Now for those wanting to spend 3 or 4 days on the island this would normally pose a pretty big problem due to the sheer volume of stuff you need to take across, but the good thing about Maria Island is that the ferry lets you take over an eski and anything else you can carry (within reason). Then, when you get to the island the National Parks people have a selection of large trolleys into which you can load all your gear and you (or your wife!) then pull it over to the camp ground!
Those planning to visit Maria Island should be aware that you need a valid National Parks Pass, and you also need to pay the modest camping fee for the number of nights you wish to stay ($13 per night for two people). Other fees, including those for the cabins, can be found here.
The other really cool option is to either take your own bike across on the ferry (for a fee), or you can hire a bike through either the ferry company or through National Parks once you get to the island (both cost $20 per day). We arranged for a couple of bikes to be brought across the next day (Saturday) and it ended up being a great decision!
The Experience – Day 1
All I can say is that Maria Island is incredible!! We were spoilt for choice when it came to planning our first day. Should we explore the old township of Darlington and the numerous old buildings left standing from the 1800s and early 1900s? Do we indulge in a spot of wildlife watching from the comfort of our canvas chairs with a glass of wine in hand? Or perhaps we could stroll the dirt road to the north or south of Darlington, exploring the beaches and cliffs along the coastline?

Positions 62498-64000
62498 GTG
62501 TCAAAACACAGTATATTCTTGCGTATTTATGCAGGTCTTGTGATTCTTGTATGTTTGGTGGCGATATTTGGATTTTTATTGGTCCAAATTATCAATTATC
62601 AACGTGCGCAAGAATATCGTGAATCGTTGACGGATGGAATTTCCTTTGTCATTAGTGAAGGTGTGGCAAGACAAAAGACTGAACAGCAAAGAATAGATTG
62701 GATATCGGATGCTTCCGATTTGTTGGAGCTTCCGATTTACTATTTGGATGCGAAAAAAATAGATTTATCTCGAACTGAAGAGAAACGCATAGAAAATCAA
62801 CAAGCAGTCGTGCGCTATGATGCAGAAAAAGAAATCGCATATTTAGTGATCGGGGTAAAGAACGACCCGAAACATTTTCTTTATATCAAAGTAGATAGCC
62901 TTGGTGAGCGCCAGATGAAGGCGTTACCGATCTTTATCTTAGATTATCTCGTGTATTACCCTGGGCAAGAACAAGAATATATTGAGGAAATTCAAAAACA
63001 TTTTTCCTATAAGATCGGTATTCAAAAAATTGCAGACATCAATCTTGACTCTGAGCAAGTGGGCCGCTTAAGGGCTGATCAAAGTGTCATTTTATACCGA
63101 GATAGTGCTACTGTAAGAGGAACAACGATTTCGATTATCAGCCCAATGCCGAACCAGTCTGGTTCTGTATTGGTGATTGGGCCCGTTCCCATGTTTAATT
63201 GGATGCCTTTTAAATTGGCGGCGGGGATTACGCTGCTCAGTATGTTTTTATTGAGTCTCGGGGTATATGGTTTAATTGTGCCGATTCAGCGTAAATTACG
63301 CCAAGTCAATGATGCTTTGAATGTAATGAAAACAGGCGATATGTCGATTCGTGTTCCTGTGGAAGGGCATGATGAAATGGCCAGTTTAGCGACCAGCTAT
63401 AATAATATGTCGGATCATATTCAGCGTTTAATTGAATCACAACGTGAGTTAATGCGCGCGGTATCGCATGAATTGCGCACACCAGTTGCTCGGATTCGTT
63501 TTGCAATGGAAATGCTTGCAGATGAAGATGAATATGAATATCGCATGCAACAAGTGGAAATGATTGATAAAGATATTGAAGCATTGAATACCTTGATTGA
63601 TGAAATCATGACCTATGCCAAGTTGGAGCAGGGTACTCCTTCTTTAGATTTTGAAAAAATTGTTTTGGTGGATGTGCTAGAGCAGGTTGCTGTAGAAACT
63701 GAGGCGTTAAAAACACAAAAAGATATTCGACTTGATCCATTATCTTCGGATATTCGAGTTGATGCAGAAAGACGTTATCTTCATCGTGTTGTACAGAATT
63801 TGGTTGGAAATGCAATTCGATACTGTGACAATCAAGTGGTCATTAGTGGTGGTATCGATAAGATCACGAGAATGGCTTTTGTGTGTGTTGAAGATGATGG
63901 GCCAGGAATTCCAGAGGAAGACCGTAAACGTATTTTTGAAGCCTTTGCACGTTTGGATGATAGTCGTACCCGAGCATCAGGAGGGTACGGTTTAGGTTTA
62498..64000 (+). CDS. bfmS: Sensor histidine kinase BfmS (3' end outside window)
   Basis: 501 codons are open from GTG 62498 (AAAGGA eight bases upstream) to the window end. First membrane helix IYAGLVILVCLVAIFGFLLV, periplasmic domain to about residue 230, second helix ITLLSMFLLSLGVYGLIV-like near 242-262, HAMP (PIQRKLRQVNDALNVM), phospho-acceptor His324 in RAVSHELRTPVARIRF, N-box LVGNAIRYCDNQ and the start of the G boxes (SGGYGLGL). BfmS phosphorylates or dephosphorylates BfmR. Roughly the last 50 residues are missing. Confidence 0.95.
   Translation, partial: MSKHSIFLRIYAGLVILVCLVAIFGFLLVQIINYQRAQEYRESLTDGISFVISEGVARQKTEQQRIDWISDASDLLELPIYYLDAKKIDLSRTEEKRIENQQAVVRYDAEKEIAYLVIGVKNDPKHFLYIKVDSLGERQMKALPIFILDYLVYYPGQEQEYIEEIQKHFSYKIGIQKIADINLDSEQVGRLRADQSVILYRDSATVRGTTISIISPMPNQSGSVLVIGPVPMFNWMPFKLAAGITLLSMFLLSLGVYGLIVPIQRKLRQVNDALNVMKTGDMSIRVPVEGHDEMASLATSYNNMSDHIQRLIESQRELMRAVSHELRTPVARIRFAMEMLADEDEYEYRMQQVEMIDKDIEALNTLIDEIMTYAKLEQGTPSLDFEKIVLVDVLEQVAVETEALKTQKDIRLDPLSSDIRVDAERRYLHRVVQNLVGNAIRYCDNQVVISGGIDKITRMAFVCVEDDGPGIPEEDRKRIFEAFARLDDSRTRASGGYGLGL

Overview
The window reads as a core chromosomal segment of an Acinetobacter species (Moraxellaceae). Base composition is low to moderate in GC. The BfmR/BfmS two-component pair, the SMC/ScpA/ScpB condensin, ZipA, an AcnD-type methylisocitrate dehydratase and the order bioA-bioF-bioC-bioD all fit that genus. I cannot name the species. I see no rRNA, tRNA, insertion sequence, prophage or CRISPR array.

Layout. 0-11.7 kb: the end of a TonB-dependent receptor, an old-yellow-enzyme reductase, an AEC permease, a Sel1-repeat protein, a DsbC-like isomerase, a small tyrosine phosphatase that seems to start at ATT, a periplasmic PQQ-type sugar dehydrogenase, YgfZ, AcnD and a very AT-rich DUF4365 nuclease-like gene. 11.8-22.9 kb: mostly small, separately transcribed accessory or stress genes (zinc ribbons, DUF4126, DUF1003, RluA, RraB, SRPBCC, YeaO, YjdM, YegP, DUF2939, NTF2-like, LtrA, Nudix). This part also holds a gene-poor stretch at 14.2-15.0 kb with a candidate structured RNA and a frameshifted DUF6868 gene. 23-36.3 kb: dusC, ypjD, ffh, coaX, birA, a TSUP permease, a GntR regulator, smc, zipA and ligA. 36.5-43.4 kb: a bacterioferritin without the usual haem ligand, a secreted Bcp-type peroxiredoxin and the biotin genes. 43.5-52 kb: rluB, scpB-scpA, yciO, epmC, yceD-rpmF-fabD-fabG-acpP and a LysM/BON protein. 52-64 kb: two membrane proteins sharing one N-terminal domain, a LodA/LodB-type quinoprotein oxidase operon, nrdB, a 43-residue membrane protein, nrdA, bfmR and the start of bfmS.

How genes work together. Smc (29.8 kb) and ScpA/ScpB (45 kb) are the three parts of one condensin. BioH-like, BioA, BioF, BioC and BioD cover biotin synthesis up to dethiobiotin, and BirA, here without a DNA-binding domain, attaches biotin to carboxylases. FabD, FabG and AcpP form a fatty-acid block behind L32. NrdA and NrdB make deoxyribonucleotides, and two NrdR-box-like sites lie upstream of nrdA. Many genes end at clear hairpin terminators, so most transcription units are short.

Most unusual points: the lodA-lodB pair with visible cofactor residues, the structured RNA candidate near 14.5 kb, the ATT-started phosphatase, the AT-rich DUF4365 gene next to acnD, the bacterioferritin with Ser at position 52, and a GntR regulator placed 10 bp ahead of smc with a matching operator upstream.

In the end we decided to pack ourselves a gourmet picnic and wander down to Hopground Beach, the location of the famous (kind of…depends who you talk to…) painted cliffs. Only taking half an hour or so, we found ourselves a prime spot up on the sand dunes from which we could watch the world slowly drift by, all while sipping on a cold white wine and grazing on antipasto!
With the sun beating down and the temperature rising, the turquoise water looked very inviting…until we walked in! It was freezing! Strolling through the shallows was enough for us in the end.
On the way back to camp we stopped by one of the numerous old buildings located on the island. In this case it was Howell’s Cottage, dating from the early 1900s. The interior of this old building was simply stunning, consisting of old packing crates covered with newspapers and wallpaper. Over time the wallpaper has peeled away exposing the newspaper underneath, making for some fascinating reading! The late afternoon light added to the experience, with golden beams piercing through the cracks in the walls and windows to highlight the rich colours and motifs on the walls.
Slowly making our way back, we cooked up a storm for dinner, washing it down with no less than another couple of bottles of wine…something I was to severely regret the following morning! As were the mozzies…but that’s a story for the next instalment!
Click here for Day 2…
When I choose to camp, I use:
- Tent – Wilderness Equipment, First Arrow
- Sleeping Mat – Exped, SynMat Ultralight (UL) 7
- Sleeping Bag – Latitude 500
- Stove – MSR Wind Pro II
- Backpack – MacPac Cascade